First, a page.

I have pointed out many times to those who regard excesses committed by Khomeini against some of his own people, and acts of revenge perpetrated in other countries, as Islamic in character that Islam as a religion has nothing to do with the expression of Iranian dissatisfaction. In a manner of speaking, the West should treat Ayatollah Khomeini as their benefactor rather than as their enemy. I say this because I am quite positive that if Khomeini had not exploited the situation and given it an Islamic face in order to support and perpetuate a junta of Muslim ‘clergy’, the situation would most certainly have been exploited by Iranian leaders of leftist inclination. The same Iran which we see as green sprinkled with red today would have instead appeared to us entirely red. It would be naive to say that the communist leadership created and trained by Dr Mossadeq had been weakened and enfeebled to such a degree at the time of the Shah’s overthrow that it could not have played an effective and revolutionary role at this epoch-making juncture of Iranian history. In fact, the communist leadership was well supported and trained. It was entirely ready to seize an opportunity. But for Ayatollah Khomeini, Iran could well have ended up as a radical Marxist regime. Such an event would have had disastrous consequences for the oil-rich but militarily weak Middle East. So even Khomeinian Islam—however gory and loathsome it may appear to the West—could be seen as a blessing in disguise. The role of Ayatollah Khomeini should be seen in this perspective.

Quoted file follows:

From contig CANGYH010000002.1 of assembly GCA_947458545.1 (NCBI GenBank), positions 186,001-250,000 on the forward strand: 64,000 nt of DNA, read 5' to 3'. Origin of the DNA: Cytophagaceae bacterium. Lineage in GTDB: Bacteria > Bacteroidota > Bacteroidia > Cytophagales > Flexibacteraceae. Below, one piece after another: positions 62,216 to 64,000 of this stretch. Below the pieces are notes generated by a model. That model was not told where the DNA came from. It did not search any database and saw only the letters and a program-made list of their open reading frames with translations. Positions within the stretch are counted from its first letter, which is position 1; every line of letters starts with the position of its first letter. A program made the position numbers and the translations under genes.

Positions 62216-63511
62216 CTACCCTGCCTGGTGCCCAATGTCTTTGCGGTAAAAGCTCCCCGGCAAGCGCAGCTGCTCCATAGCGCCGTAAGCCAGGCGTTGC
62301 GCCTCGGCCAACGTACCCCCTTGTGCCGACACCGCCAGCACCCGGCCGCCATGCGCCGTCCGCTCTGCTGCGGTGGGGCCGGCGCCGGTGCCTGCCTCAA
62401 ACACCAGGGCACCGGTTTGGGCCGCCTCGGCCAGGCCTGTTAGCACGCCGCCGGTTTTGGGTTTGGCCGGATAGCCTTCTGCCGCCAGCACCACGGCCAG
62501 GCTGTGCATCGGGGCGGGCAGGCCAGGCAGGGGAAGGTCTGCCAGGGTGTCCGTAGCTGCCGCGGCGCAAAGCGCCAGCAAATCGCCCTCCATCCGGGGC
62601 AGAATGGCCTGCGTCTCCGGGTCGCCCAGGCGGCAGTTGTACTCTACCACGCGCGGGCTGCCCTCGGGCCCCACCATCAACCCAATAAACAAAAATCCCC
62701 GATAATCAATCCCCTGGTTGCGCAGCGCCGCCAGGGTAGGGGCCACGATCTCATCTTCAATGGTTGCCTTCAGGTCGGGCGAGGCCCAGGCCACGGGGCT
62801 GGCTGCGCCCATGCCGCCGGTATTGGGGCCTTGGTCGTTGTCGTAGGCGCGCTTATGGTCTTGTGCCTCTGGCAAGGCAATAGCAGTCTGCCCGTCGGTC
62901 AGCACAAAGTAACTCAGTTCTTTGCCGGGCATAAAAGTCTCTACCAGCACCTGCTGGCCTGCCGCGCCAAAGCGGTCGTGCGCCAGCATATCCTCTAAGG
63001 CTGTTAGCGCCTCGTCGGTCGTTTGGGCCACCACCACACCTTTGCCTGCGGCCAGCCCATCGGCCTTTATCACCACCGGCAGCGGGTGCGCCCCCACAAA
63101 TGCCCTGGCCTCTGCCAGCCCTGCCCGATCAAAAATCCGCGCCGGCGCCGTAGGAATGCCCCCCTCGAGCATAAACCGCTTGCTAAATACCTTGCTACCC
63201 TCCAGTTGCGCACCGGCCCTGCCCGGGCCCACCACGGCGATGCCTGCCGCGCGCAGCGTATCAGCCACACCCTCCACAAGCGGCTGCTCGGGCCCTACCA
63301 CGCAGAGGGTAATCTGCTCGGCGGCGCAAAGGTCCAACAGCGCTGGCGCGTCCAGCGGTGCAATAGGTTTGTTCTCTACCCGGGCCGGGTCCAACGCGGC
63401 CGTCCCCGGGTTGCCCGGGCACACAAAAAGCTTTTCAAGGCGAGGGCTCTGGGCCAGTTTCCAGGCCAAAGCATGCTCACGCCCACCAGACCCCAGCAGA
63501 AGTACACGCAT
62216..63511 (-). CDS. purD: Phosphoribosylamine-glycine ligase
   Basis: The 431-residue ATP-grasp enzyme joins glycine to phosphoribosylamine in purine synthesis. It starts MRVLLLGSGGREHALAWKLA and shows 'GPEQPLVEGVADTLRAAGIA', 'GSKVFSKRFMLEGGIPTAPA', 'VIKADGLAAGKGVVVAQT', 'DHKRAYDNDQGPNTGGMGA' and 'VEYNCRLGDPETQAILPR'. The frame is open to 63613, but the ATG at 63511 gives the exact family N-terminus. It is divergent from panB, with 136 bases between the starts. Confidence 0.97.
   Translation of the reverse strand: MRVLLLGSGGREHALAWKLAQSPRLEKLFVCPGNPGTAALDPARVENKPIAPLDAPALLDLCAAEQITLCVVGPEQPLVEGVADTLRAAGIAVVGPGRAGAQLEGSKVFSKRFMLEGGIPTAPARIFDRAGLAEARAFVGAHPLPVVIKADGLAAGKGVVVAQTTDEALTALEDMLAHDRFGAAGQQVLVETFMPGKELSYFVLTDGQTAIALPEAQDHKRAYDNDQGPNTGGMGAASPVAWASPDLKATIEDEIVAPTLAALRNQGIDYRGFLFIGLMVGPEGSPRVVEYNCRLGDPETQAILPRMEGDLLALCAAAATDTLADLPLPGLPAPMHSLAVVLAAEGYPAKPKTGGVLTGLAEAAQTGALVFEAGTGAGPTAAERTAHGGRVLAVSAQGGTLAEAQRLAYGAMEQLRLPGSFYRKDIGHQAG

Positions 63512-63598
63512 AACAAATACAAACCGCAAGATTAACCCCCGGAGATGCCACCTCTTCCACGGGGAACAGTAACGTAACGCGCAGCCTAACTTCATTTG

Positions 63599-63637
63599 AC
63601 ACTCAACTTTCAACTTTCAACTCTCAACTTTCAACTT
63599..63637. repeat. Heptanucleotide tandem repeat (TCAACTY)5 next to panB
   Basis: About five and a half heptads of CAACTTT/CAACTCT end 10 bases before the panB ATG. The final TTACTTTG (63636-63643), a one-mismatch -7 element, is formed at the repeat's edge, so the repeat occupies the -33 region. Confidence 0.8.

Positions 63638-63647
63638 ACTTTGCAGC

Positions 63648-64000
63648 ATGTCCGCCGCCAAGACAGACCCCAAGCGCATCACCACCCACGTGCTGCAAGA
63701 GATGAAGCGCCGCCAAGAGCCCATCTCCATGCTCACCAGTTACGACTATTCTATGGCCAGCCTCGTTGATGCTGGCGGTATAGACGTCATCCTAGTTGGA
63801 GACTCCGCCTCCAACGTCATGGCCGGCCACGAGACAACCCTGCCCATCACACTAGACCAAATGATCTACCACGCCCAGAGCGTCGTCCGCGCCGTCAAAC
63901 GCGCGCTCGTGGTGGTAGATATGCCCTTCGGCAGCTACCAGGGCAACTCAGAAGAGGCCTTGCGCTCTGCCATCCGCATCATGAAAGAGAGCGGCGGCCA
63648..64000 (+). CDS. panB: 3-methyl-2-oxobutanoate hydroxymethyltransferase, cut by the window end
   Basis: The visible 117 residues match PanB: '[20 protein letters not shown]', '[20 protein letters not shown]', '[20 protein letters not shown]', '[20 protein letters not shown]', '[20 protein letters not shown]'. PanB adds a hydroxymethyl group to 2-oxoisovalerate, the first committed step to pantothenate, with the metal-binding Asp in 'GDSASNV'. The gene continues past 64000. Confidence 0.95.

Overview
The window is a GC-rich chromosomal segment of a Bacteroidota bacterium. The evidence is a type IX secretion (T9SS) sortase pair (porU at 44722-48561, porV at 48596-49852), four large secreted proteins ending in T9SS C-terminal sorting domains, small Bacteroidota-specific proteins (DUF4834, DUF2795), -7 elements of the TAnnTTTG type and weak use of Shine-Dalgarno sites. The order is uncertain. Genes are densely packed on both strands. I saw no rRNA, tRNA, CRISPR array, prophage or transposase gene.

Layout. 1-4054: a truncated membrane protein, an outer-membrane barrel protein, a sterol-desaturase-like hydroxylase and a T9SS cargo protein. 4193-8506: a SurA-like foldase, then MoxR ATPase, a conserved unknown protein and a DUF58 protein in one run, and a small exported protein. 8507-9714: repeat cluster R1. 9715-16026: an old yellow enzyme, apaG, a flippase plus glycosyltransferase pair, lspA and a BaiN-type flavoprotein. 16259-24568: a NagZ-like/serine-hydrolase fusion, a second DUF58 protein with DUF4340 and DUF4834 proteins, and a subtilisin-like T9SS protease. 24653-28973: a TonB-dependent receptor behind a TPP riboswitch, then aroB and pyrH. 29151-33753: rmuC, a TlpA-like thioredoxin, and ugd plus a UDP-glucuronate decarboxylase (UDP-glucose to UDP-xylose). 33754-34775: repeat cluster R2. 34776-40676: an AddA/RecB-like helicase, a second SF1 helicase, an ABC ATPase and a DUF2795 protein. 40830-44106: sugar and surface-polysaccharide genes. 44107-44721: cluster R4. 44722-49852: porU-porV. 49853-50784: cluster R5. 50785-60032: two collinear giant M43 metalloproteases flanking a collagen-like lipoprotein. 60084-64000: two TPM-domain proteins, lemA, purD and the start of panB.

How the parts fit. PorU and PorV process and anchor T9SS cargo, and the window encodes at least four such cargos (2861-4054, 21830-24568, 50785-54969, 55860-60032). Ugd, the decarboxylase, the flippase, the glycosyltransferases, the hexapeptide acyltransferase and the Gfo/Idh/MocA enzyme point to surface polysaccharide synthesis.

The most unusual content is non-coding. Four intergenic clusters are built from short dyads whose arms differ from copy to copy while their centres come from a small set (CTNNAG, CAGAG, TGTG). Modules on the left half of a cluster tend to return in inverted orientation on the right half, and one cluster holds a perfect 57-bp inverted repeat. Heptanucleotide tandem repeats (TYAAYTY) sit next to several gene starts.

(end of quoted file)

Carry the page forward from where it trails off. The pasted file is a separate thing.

The Iraq-Iran war may not appear to be relevant to the subject under discussion but it does throw some light on the nature of explosive events in a part of the world of Islam. Both countries claim to be Muslim and purport to draw their inspiration for hating, destroying, and annihilating each other from the sacred name of Islam.
All the soldiers who died in the battle on the Iraqi side were applauded as great martyrs by the Iraqi media. All the Iranian soldiers who died at the hands of the Iraqis were condemned as infidels dispatched straight to hell by the Iraqi media. Exactly the same story was repeated in reverse day in and day out on the other side of the border in Iran. Whenever an Iraqi soldier was bayoneted to death the battlefield resounded with the cry of ‘Allaho Akbar’ (God is the greatest). On which side was Islam? One wonders! All this demonstrates the hollowness of these slogans. The only point which can be proved beyond a shadow of doubt is that the Iraqi and Iranian soldiers who laid down their lives for an apparently noble cause were duped by their leadership. Islam was neither here nor there.
The Holy Quran states: